Throughout the Universe, the dynamics and chemical evolution of spiral galaxies like our Milky Way are largely controlled by the lives and deaths of stars with masses many times that of the Sun. But the evolution of these massive stars, in turn, is highly regulated by the huge amounts of mass expelled from their surfaces, by means of powerful starlight-driven wind outflows. These stellar winds critically determine how such massive stars evolve through their lives, how they finally die in giant supernova explosions, and how they after their violent deaths leave behind exotic remnants such as neutron stars and black holes. However, large uncertainties concerning such mass loss remain, affecting present-day predictions for massive-star evolution, including even massive-star progenitor models of gravitational wave sources.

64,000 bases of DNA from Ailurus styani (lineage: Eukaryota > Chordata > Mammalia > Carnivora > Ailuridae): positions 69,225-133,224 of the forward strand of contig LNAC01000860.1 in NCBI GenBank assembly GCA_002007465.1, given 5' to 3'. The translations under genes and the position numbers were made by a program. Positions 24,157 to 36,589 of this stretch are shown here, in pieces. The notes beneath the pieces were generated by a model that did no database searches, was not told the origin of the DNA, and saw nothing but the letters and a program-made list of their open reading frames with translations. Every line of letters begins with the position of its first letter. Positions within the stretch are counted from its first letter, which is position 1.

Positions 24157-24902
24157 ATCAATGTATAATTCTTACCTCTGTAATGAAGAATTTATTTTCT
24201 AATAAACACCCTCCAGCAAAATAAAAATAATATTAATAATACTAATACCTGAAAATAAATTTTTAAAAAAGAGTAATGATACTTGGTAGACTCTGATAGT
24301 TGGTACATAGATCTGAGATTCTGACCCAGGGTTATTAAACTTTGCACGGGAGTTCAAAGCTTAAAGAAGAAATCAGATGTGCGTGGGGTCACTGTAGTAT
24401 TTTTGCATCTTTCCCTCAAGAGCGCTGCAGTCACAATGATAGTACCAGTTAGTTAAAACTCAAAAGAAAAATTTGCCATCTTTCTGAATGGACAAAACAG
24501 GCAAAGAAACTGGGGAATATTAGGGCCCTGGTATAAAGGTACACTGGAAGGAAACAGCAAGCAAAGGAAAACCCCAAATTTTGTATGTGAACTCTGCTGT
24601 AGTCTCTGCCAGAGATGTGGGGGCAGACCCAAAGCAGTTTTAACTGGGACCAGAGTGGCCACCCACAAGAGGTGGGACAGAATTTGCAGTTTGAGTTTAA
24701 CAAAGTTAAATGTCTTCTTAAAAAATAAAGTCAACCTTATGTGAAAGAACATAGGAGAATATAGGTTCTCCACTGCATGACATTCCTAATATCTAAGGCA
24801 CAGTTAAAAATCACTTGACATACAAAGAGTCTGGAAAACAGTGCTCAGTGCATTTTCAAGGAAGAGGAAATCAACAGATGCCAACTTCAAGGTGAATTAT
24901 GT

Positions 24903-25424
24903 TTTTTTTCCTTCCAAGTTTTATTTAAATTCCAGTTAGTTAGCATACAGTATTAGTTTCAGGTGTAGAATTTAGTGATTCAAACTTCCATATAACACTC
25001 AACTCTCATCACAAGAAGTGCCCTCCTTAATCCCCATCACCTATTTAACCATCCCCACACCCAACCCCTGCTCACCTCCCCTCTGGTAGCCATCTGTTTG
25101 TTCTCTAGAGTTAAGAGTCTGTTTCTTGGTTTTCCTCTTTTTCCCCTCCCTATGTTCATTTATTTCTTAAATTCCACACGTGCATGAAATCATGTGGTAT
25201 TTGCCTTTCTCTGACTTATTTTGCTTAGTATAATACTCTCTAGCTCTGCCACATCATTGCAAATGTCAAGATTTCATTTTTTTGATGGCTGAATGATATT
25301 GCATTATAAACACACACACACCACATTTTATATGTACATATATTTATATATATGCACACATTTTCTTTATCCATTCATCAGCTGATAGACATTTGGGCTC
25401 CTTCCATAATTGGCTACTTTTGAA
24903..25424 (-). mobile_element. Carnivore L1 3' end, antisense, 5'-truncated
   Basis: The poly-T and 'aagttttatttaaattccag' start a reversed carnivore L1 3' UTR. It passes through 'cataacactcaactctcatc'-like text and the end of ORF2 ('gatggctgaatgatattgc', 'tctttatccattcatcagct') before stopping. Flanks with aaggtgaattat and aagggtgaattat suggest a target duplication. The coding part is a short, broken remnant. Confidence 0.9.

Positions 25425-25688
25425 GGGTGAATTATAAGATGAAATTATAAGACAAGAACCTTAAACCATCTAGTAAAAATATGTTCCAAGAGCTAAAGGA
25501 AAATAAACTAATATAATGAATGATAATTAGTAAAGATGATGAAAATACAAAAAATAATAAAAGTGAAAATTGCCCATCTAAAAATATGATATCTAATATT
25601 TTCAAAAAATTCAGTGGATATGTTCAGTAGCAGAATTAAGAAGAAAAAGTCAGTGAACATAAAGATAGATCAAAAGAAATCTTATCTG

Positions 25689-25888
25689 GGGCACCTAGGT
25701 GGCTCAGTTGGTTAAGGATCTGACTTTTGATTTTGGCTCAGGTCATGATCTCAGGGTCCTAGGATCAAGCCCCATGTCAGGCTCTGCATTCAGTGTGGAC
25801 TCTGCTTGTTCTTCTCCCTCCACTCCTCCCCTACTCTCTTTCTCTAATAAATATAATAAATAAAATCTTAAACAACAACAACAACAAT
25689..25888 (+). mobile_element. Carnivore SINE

In this context, the MAESTRO project aims to fundamentally improve our understanding of the driving mechanism of massive-star winds. We will use novel theoretical and observational methods to probe the winds of hot and cool massive stars, throughout their entire evolution and across a large range of metallicity environments. Financed by the KU Leuven University in Belgium, the MAESTRO project will bridge the theoretical, computational, and observational expertise of 4 academic members of the Institute of Astronomy at KU Leuven, to build an interdisciplinary team tackling the above critical stellar physics questions, and to enhance the predictive power of contemporary stellar evolution models of massive stars.